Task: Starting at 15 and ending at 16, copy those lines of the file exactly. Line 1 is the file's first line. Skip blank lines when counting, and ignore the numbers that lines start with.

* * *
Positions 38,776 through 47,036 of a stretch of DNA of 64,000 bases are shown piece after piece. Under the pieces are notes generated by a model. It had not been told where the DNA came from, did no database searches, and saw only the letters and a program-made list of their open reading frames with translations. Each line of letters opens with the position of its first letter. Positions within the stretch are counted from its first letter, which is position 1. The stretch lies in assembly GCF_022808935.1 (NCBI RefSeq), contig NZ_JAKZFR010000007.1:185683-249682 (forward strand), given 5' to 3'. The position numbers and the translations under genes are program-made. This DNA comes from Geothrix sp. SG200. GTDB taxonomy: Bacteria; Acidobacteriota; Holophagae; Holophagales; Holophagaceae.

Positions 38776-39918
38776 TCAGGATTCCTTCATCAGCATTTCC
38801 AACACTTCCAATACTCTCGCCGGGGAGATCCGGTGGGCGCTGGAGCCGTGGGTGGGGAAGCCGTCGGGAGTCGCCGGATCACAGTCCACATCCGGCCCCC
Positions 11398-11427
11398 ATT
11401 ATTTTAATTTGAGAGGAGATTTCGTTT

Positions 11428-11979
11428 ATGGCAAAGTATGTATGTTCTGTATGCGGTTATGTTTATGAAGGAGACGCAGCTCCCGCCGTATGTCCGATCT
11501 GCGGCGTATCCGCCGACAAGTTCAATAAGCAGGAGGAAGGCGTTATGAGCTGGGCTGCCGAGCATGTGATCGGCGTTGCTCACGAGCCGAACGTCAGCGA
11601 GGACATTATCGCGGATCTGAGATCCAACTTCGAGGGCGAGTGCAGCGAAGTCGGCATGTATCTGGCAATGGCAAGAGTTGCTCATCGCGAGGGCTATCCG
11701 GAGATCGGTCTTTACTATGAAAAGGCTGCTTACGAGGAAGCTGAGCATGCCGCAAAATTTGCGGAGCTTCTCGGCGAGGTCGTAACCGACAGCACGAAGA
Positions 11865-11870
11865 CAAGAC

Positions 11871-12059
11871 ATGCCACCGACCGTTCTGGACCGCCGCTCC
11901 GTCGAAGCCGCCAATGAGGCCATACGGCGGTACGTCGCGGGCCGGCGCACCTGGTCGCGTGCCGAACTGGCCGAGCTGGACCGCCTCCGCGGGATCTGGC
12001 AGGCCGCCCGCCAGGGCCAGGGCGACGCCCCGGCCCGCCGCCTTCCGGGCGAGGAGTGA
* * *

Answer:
Positions 11871-12059
11871 ATGCCACCGACCGTTCTGGACCGCCGCTCC